Between Gratitude and Grief


Every Wednesday and Friday, I wake up sore and stiff.

We play ultimate Tuesday and Thursday.

Every time I get up on a Wednesday or Friday, I’m grateful. I mean every single time.

I spent almost three months last summer incapacitated by a back injury. Being in my fifties, I saw with absolute clarity that I had no guarantee I would be back running full speed again.

I’ve always felt gratitude that I have a sport I love that makes me feel more alive when I play. But if I’m honest, I’ve focused more on improving (or not losing ground) than I have on rejoicing simply that I can play. Something shifted in me as I hit my fifties, as Corin took interest, and especially as my back forced me to the sidelines and then healed.

Back when we found out we would have Corin, who was born in 2007, I was thirty-eight. I committed to myself (and him) that I would remain an active dad. In fact, I made it very specific: by the time Corin turns 18, I will still be able to play basketball one-on-one with him and not humiliate myself. Or, implicitly, humiliate him for playing with me. I don’t have to be able to beat him, just not have him feel pity for me or say, “That’s okay, Dad. You can’t really do that anymore.”

Last night, we played goaltimate, the indoor version of ultimate we have until spring frees us to put on our cleats and head back outside. We ran hard for almost two hours and had a blast. For those who get the implications, Corin and I were the first players to arrive. (Some of you just had to sit down and could probably use a glass of water. Or perhaps help up from having fainted.) We both played really well, neither of us flawlessly but both with highlights we recounted while we drove home.

On one point, Corin and I were on opposing teams and his teammate threw him a pass in the goal. I was the one back guarding that area and I jumped up and knocked it down–just as Corin also jumped and arrived a split second later. We collided.

If any of you gasped for my little son, you have not seen Corin in a while. He’s now almost as tall as I am and more muscular. Or you may have gasped for me, which would be more appropriate. We were both fine. His hip was a little sore this morning from where he landed on it.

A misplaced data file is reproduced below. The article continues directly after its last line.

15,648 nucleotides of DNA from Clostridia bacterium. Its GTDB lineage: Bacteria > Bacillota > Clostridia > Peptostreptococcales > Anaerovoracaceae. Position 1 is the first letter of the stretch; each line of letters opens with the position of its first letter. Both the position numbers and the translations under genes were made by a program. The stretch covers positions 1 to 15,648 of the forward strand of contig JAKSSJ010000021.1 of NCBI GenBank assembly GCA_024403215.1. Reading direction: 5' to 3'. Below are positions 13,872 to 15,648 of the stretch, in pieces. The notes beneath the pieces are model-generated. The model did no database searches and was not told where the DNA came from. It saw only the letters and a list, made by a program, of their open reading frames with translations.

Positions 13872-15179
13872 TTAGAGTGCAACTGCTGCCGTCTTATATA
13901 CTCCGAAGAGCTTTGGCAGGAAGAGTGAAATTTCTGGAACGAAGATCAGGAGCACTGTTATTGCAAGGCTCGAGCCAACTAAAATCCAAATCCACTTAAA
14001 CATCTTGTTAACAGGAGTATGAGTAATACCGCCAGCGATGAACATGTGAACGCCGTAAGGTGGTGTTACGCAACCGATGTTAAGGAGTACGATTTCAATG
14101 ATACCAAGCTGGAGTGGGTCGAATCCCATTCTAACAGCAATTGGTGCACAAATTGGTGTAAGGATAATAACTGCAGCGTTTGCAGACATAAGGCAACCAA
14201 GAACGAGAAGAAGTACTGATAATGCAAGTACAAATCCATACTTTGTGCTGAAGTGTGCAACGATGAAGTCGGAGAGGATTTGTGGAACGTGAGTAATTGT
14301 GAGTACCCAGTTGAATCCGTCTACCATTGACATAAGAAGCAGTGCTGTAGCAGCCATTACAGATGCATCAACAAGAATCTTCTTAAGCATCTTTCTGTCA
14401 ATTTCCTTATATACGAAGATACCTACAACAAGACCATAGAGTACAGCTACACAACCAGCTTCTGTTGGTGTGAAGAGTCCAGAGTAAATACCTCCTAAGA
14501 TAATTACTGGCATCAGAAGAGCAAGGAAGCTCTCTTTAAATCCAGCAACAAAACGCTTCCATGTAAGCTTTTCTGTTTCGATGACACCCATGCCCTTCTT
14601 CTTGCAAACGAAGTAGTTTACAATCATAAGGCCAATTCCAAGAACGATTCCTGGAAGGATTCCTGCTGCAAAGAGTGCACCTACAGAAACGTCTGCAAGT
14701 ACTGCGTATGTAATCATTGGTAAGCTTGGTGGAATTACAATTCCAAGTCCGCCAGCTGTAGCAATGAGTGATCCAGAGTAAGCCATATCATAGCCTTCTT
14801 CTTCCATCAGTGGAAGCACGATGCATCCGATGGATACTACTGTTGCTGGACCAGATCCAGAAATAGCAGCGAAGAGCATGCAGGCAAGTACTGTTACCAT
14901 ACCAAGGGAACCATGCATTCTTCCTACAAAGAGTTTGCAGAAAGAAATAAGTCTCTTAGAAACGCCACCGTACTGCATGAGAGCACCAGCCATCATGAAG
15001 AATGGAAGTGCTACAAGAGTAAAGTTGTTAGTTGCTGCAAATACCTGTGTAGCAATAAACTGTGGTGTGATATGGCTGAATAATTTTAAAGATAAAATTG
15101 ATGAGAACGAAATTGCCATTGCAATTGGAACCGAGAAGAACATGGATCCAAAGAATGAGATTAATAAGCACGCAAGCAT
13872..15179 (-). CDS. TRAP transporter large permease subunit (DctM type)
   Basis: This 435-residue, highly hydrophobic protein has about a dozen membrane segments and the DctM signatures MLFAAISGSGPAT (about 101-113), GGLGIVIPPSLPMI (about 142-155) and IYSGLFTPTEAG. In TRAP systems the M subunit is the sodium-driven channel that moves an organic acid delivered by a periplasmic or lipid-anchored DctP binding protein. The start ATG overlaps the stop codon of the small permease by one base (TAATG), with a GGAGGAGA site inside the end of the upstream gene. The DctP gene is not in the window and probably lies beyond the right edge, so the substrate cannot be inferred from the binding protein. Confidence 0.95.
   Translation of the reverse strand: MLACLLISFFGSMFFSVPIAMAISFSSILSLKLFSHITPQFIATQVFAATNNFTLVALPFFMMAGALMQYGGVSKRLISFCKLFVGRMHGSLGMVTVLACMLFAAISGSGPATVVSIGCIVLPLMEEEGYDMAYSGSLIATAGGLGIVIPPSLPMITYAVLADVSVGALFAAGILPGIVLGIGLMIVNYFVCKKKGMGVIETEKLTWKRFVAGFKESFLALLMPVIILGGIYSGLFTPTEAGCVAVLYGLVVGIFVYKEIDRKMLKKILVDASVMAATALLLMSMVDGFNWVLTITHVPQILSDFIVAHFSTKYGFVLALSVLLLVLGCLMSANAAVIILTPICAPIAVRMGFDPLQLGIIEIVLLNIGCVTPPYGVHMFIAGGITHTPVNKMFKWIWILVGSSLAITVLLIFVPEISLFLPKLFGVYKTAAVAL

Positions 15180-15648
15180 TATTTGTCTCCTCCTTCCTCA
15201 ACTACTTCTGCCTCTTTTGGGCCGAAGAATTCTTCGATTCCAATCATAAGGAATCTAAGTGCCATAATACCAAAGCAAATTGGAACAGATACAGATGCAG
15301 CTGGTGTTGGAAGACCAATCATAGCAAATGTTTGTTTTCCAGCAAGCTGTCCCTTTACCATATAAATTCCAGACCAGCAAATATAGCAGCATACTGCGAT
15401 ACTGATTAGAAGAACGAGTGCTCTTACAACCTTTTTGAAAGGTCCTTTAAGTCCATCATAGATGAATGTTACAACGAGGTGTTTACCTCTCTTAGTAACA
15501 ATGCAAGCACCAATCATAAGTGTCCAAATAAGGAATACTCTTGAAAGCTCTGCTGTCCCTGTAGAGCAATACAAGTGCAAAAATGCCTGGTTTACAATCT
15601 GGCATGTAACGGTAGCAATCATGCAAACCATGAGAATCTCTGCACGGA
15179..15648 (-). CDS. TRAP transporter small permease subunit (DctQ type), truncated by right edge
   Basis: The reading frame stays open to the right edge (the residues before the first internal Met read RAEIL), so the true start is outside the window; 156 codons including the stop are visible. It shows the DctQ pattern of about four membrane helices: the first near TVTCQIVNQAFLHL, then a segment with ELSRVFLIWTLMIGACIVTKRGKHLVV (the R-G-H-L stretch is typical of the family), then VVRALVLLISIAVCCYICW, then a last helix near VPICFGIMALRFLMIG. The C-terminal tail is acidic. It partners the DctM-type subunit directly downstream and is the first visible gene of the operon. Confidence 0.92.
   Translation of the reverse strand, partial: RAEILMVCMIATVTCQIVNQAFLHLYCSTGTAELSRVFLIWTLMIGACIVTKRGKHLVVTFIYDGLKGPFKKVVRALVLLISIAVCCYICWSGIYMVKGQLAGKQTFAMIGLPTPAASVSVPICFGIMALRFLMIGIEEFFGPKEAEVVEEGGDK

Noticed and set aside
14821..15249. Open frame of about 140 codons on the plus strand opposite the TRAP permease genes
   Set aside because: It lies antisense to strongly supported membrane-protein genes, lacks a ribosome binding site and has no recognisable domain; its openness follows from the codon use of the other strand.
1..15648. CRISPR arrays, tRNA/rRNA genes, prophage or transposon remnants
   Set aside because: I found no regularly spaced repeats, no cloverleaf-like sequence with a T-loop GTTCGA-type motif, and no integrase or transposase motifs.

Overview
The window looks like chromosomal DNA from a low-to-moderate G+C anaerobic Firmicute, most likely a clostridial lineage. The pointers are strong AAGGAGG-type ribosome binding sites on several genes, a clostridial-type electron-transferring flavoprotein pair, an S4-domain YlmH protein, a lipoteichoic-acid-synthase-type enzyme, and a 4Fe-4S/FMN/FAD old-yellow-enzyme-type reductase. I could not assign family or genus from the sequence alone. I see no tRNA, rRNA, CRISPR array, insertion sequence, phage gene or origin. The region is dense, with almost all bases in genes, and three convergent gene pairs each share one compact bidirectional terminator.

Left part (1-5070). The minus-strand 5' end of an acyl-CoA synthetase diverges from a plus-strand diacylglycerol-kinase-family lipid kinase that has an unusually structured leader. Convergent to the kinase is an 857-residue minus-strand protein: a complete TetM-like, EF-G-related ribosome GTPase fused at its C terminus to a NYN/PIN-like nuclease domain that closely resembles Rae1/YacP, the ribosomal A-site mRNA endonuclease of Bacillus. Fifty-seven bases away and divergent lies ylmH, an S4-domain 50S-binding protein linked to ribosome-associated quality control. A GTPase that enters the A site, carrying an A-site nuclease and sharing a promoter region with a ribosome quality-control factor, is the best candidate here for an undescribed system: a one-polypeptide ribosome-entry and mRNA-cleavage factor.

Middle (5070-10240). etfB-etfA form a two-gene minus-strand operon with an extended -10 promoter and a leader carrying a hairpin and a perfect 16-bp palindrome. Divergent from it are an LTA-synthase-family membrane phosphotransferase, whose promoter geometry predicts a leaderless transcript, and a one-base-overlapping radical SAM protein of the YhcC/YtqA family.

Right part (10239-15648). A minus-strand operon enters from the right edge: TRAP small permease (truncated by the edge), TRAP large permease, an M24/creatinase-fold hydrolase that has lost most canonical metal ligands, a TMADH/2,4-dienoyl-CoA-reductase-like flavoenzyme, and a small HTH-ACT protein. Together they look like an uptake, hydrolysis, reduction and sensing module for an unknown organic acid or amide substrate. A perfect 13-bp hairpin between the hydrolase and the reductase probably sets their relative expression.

A discussion ensued as to whether or not I had committed a foul. If you’ve played ultimate, or seen it played, you can picture exactly what I’m describing. If not, the crucial info is: ultimate is self-refereed and there are both detailed rules about what constitutes a foul and a process in place for disagreement (basically a replay). I would call the discussion earnest but not heated. We all concluded we need to go back and review the rules and an instant replay would have helped.

I know some of you are not enthralled with the specifics of ultimate, while, on the opposite end, a couple of you are asking, “What exactly happened and who initiated contact?” I’m describing the play because it simultaneously shows that I am back to full speed for the middle-aged athlete I am (feel free to put that word in quotes, if you prefer–either of them) and that Corin has reached the level at which, if I hold back at all, he will destroy me on the field.

I suppose if I were smart, I’d be worried about how I’m going to keep up until he’s 18. But fortunately for me, I’m not. I’m thrilled, out of my mind thrilled, that my fourteen-year-old is rapidly closing the gap on being a better ultimate player than I am. Please don’t tell him this.

I’m joking about that last part, of course. I tell him all the time how amazing his progress is and how proud I am of him. He, in turn, tells me how I will soon be eating his dust.

He’s not wrong.

But I have to keep trying to express how wildly, soul-deep grateful I am to God and for my own little body that I can do this.